It turns out that August is Kindergarten Readiness month. To protest the absurdity of this, I am including in this post a photo of my son turning cartwheels in Las Vegas, which is what he did last year instead of going to school.
Here are some totally annoying links on the topic:
Dreambox tells parents to celebrate Kindergarten Readiness Month by playing math games with the kids. Not because playing with kids is nice, but to give kids a head start on the official kindergarten topics.
Surf the Net with Kids tells parents that they can use the Internet in August to help their four and five year-olds get a jump on learning to pass tests. Because kindergarten is a competition, of course.
Nevada County makes it clear that their program is about teaching kids to follow directions. Because no teacher wants to walk in the first day of school with a bunch of kids who have not learned how to sit and stand and walk on command.
Kindergarten is the first time that kids will have their creativity crushed in the name of following along with the group. Kindergarten will be the first time they will be part of a group of twenty-five or more kids who are supervised by only one or two adults. It’s a different story with that ratio: kids need to fall into step to make things manageable. This is really what kindergarten teaches you.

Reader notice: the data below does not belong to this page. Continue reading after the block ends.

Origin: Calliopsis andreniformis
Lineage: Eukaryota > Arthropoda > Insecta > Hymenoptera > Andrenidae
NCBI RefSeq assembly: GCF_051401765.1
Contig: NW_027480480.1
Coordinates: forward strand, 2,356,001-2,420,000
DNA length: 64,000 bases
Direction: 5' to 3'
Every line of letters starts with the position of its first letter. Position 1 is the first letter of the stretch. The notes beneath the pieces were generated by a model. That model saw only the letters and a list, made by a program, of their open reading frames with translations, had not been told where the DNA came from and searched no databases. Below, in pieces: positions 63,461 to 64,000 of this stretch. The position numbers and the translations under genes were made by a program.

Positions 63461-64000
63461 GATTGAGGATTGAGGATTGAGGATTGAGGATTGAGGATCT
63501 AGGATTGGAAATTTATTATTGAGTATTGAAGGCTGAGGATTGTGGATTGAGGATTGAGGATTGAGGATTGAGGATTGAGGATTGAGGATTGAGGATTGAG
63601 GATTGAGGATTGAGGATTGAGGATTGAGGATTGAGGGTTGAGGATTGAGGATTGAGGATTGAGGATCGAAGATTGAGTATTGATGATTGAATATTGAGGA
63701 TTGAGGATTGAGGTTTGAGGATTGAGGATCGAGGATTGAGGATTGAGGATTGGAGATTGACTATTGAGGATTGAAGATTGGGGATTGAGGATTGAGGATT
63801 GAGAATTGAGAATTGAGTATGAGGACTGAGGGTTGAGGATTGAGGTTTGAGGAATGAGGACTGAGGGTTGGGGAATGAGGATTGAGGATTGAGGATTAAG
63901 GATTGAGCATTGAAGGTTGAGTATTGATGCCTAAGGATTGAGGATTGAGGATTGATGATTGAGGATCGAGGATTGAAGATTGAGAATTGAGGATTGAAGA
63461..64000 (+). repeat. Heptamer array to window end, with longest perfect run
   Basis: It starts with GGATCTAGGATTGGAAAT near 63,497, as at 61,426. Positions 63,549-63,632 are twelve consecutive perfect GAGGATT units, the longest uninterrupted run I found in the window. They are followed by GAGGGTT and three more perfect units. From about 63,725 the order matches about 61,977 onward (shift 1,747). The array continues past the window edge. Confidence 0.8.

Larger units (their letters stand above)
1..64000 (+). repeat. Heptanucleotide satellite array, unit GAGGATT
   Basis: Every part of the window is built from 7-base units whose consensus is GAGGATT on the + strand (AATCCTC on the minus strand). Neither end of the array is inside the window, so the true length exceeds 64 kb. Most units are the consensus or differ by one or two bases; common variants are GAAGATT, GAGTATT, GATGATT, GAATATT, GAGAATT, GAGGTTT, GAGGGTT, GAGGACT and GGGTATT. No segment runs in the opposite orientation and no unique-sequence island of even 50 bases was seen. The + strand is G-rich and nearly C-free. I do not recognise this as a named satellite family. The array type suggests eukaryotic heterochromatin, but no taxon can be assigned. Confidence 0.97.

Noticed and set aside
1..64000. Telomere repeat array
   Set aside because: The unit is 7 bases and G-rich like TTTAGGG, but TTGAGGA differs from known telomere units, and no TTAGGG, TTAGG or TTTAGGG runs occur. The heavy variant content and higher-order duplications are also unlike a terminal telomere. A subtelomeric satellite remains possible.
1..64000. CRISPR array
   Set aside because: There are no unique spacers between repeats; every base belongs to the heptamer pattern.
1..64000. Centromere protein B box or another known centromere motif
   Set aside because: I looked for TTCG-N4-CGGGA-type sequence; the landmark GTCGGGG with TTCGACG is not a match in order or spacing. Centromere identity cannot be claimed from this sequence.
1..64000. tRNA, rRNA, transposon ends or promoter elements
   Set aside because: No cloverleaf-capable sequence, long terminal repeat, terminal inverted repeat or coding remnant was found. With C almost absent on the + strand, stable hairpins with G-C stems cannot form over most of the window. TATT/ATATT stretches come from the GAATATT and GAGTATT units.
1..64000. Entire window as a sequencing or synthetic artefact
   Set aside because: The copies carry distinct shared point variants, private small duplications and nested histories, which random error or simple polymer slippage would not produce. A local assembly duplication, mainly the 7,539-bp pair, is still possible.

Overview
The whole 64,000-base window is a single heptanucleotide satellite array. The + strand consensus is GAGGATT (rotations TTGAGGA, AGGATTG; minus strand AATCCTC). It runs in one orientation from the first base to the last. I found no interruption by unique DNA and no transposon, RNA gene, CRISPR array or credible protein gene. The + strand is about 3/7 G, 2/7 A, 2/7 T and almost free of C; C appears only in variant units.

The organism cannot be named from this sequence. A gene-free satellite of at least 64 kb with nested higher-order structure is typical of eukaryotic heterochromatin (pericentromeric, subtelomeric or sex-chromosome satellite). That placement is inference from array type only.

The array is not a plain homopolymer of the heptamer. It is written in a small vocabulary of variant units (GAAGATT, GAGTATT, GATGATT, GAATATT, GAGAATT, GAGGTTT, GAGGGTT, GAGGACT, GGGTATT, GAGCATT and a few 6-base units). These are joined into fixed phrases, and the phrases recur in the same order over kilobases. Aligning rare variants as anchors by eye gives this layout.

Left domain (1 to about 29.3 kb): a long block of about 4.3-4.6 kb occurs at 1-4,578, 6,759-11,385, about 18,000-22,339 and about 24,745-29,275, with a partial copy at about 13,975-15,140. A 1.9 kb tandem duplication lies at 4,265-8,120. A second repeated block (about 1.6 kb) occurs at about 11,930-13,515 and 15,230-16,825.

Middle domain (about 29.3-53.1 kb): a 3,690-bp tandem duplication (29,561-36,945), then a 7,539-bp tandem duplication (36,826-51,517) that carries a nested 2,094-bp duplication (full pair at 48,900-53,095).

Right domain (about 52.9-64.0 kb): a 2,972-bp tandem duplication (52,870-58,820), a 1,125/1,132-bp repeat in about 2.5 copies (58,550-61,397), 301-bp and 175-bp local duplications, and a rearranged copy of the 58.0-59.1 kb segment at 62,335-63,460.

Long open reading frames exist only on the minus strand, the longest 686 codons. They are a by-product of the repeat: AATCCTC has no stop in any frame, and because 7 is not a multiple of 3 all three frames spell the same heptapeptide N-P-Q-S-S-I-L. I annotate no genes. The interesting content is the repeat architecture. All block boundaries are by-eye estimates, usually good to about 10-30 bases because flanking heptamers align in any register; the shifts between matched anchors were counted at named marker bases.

Once kids know how to follow the rules, kindergarten is about learning what the other kids are learning. It’s about understanding how to look for the right answer. As if all questions have right answers.
I sent both my kids to kindergarten. My oldest son is a very independent learner, and he was thrilled to not have to go to school any more. My younger son is a rule follower. He likes rules, he likes to be part of the group. He is a people pleaser and he liked that he was great at pleasing his teacher. I spent the first six months of homeschooling helping my son to be okay without the rules of kindergarten. I had to deprogram his kindergarten readiness.
It was a lot of work to deprogram him, so I can appreciate how concerned people are about kindergarten readiness: there is a lot to indoctrinate kids with in order to get them to sit still and follow directions and pay attention to what the teacher says is interesting. This August I am celebrating kindergarten unreadiness. Because we spent the year unlearning all that stuff.